Alabama links data to nab bad guys

Portal makes criminal justice data easier to access

Alabama police are finding that a single integrated data portal can help catch criminals more effectively than dozens of standalone databases can.

In January, the state rolled out the Law Enforcement Tactical System, which lets police officers, law enforcement and criminal justice officials access information from 22 data sources over a single Web site, The portal integrates data from disparate mainframe systems, stored in a variety of formats, including VSAM, IBM DB2, Oracle, Microsoft Access and others.

LETS was developed by the Southwest Alabama Integrated Criminal Justice System (SAICS), a task force of partnerships with the Alabama Public Safety Department, the state's Attorney General, the University of Alabama and the Administrative Office of Courts.

The system used Microsoft SQL Server 2000 to build connections between the databases, said Jim Pritchett, executive director of SAICS. New databases are being added to the portal at a rate of about one per month, he said.

In the developmental stage of the project, SAICS turned to graduate engineering students at the University of Alabama for programming help. Local programmers also converted Basic code to a more modern architecture, Pritchett said. 'That saved us a whole lot of money,' he said.

The SAICS task force wanted to leave the data 'as is' as much as possible, Pritchett said. 'We did not want to do a data warehouse approach,' in which data is cleaned up and massaged into a specific format, he said. SAICS participants got to keep autonomy of their databases, Pritchett said.

Several routes to one destination

The portal lets law enforcement officials share 21 million records, including incident reports, court criminal records, driver's license records, driver history files, mugshots from the Corrections Department, parole records, warrants, sexual predator data and forensic records. Users can search by name, vehicle characteristics, addresses and other identifiers.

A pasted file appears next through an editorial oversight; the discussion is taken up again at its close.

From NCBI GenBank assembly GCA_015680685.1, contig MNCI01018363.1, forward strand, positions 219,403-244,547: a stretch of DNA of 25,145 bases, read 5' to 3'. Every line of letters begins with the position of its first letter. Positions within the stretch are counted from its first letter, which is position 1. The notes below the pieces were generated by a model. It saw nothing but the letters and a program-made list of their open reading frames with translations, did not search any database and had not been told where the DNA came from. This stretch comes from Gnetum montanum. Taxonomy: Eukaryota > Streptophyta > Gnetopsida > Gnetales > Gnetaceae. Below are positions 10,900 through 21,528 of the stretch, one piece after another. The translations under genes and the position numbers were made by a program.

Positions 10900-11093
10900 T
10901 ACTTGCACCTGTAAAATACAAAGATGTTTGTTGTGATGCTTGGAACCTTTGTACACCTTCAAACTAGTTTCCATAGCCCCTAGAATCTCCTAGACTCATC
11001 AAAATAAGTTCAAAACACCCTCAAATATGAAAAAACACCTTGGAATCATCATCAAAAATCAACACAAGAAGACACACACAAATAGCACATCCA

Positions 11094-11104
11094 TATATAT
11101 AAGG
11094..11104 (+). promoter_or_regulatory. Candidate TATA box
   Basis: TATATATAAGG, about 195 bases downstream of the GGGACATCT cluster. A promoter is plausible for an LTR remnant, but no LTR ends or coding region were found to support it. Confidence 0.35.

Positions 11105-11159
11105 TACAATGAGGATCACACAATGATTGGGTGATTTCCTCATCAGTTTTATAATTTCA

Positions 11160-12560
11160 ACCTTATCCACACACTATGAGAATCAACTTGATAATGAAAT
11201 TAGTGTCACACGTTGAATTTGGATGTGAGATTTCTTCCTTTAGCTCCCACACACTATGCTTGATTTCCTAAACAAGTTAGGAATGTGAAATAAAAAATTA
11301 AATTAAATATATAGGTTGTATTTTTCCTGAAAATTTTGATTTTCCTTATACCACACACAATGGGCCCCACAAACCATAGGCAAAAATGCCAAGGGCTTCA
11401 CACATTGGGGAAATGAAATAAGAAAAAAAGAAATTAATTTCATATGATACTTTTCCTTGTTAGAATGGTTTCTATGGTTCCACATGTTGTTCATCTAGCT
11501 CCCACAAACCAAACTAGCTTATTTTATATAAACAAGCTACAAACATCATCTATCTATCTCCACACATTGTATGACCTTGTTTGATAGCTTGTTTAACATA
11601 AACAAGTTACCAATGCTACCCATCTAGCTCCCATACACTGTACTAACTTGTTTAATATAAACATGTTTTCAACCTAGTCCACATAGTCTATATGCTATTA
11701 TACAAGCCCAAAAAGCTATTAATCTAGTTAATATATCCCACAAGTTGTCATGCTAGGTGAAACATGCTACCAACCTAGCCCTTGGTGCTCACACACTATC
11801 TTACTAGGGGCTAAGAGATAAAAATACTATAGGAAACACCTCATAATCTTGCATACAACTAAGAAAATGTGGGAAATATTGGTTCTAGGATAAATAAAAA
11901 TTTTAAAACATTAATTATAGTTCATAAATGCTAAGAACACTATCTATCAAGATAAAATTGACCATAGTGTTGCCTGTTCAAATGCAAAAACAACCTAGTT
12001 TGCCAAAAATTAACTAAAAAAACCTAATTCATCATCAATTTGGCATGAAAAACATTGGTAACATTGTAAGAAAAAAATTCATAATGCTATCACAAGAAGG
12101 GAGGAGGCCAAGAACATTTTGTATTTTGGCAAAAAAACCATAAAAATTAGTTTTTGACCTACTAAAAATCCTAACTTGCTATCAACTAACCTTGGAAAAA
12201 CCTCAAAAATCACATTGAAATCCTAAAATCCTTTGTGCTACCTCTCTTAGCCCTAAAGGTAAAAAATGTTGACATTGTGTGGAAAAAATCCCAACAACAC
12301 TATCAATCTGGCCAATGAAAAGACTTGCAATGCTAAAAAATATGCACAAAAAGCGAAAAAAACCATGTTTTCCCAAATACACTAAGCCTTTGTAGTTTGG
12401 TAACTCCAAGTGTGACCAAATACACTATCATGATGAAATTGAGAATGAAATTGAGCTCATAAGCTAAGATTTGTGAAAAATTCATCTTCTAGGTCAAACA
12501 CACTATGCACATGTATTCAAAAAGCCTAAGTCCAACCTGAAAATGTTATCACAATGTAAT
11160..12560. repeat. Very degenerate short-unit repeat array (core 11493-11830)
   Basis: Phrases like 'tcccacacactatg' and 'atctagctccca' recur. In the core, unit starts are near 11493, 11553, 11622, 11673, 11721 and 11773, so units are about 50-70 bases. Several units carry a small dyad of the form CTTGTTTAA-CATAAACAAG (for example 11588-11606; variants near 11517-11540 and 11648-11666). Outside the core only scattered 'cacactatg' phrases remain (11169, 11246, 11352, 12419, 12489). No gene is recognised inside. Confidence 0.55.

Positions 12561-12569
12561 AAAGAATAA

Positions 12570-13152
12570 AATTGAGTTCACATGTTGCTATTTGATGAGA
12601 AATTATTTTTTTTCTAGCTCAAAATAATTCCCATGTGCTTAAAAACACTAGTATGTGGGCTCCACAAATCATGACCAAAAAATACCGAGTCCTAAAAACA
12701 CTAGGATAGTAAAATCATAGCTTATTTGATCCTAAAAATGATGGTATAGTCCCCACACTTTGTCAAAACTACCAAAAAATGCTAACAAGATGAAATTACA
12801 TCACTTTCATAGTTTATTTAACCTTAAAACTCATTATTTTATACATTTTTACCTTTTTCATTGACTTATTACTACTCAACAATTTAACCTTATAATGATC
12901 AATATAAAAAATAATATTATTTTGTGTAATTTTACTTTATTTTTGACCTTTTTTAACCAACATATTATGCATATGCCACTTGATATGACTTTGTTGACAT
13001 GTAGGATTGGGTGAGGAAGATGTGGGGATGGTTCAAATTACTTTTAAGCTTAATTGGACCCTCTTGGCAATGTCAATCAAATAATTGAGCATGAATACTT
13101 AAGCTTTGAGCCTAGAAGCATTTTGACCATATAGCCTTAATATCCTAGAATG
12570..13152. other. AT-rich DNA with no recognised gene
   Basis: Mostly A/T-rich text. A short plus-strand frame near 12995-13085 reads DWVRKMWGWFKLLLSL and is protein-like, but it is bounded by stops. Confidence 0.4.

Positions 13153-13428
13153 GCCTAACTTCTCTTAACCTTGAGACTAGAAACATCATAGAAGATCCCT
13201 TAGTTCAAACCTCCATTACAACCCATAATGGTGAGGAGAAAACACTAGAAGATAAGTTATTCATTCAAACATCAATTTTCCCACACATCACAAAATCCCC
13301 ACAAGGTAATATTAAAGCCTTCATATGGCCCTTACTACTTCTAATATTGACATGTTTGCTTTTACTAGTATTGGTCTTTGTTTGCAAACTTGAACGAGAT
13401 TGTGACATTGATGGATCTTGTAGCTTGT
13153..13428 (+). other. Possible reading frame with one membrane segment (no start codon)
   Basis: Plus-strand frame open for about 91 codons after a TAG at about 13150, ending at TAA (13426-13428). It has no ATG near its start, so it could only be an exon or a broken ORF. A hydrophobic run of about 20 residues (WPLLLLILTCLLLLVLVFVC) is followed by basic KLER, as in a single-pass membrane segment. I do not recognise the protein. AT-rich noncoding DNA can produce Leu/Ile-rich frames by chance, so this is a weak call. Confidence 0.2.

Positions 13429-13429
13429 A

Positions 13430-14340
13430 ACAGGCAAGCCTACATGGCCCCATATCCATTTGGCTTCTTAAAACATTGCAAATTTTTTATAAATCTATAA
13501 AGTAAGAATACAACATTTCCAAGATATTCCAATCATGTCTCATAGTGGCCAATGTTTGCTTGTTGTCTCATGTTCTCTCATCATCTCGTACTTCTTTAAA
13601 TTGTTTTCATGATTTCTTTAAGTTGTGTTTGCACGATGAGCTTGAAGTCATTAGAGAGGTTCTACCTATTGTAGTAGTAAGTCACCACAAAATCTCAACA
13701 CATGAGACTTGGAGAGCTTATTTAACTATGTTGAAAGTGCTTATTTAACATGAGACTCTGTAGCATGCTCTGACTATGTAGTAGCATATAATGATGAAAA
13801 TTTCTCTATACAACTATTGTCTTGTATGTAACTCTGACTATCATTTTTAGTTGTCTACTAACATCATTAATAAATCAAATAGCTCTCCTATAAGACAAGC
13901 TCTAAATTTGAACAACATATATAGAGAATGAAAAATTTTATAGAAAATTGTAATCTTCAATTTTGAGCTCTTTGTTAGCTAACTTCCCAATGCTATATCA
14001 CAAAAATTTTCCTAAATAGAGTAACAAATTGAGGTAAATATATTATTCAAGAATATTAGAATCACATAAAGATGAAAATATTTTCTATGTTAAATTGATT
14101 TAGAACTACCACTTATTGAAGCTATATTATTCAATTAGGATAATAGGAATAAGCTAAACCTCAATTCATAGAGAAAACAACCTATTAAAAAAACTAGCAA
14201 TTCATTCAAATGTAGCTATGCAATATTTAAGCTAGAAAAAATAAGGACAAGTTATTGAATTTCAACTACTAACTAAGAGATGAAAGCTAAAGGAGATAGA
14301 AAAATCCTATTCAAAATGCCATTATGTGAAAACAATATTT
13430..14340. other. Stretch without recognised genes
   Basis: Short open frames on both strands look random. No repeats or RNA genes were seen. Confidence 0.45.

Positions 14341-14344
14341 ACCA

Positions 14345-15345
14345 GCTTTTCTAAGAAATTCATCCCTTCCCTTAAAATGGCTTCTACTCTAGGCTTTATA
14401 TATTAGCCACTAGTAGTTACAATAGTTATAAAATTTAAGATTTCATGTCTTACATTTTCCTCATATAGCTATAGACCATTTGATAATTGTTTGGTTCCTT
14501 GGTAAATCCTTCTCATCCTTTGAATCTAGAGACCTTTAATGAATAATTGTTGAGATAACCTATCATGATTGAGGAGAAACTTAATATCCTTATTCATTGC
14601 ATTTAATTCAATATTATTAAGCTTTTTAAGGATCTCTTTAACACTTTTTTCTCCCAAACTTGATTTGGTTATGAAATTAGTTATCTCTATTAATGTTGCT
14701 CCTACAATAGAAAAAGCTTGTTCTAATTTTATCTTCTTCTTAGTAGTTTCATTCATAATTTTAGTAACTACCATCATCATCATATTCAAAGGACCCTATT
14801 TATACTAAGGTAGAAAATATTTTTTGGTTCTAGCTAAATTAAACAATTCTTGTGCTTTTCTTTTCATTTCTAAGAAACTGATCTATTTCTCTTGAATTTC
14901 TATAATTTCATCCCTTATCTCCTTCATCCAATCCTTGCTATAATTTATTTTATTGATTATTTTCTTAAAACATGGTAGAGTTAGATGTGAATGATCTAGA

LETS' presence on the Web makes it easy to roll out updates, Pritchett said. 'We don't want to do anything where we have to touch anyone's computers,' he said. Over the Labor Day weekend, SAICS staff members uploaded 100 percent rewritten software code to the system, accessed by 4,500 users. 'Nobody noticed a difference,' he said.

At first, participants were nervous about putting data on the Web, Pritchett said. 'But in Alabama, the law enforcement community really wanted more access. We worked with each individual agency to determine how secure they wanted their data,' he said.

The SAICS task force followed the FBI's security model for its National Crime Information Center for assigning rights and passwords, Pritchett said. The team can install as many as five layers of digital encryption. The minimum security configuration required to access LETS is a 128-bit Secure Sockets Layer connection with an SAICS-assigned user ID and password.

LETS resides on two Dell PowerEdge 6450 servers: one running SQL Server 2000 on the back end and the other supporting the Web site on Microsoft Internet Information Server 5.0.

LETS has users in at least 15 states now, but it is primarily an Alabama system, at least for now, Pritchett said. In time, SAICS officials want to link the LETS portal to the FBI's NCIC system, the Homeland Security Department's U.S. Citizenship and Immigration Services databases and others.

About the Author

Trudy Walsh is a senior writer for GCN.


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